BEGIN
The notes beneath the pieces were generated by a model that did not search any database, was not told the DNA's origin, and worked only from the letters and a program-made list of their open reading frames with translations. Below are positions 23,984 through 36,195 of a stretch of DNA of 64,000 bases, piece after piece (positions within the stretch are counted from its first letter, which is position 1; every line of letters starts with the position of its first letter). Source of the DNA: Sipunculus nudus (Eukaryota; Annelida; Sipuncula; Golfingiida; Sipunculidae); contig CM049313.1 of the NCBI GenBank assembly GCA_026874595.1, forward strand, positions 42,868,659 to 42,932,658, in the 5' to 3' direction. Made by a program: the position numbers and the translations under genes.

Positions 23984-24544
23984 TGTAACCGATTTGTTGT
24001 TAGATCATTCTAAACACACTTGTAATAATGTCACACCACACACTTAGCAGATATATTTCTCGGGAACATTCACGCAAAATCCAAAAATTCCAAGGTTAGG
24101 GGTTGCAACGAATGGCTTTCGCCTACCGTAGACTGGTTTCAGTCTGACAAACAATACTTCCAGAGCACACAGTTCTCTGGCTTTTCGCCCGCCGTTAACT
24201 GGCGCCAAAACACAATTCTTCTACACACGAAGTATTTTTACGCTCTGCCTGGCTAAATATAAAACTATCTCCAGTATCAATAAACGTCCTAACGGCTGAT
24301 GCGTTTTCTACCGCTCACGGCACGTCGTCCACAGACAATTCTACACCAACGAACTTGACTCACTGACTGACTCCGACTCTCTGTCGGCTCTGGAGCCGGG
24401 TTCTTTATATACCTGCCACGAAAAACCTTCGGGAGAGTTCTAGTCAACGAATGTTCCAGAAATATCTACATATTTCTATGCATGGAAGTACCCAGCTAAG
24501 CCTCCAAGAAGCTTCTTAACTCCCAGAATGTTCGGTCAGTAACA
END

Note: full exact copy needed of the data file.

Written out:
The notes beneath the pieces were generated by a model that did not search any database, was not told the DNA's origin, and worked only from the letters and a program-made list of their open reading frames with translations. Below are positions 23,984 through 36,195 of a stretch of DNA of 64,000 bases, piece after piece (positions within the stretch are counted from its first letter, which is position 1; every line of letters starts with the position of its first letter). Source of the DNA: Sipunculus nudus (Eukaryota; Annelida; Sipuncula; Golfingiida; Sipunculidae); contig CM049313.1 of the NCBI GenBank assembly GCA_026874595.1, forward strand, positions 42,868,659 to 42,932,658, in the 5' to 3' direction. Made by a program: the position numbers and the translations under genes.

Positions 23984-24544
23984 TGTAACCGATTTGTTGT
24001 TAGATCATTCTAAACACACTTGTAATAATGTCACACCACACACTTAGCAGATATATTTCTCGGGAACATTCACGCAAAATCCAAAAATTCCAAGGTTAGG
24101 GGTTGCAACGAATGGCTTTCGCCTACCGTAGACTGGTTTCAGTCTGACAAACAATACTTCCAGAGCACACAGTTCTCTGGCTTTTCGCCCGCCGTTAACT
24201 GGCGCCAAAACACAATTCTTCTACACACGAAGTATTTTTACGCTCTGCCTGGCTAAATATAAAACTATCTCCAGTATCAATAAACGTCCTAACGGCTGAT
24301 GCGTTTTCTACCGCTCACGGCACGTCGTCCACAGACAATTCTACACCAACGAACTTGACTCACTGACTGACTCCGACTCTCTGTCGGCTCTGGAGCCGGG
24401 TTCTTTATATACCTGCCACGAAAAACCTTCGGGAGAGTTCTAGTCAACGAATGTTCCAGAAATATCTACATATTTCTATGCATGGAAGTACCCAGCTAAG
24501 CCTCCAAGAAGCTTCTTAACTCCCAGAATGTTCGGTCAGTAACA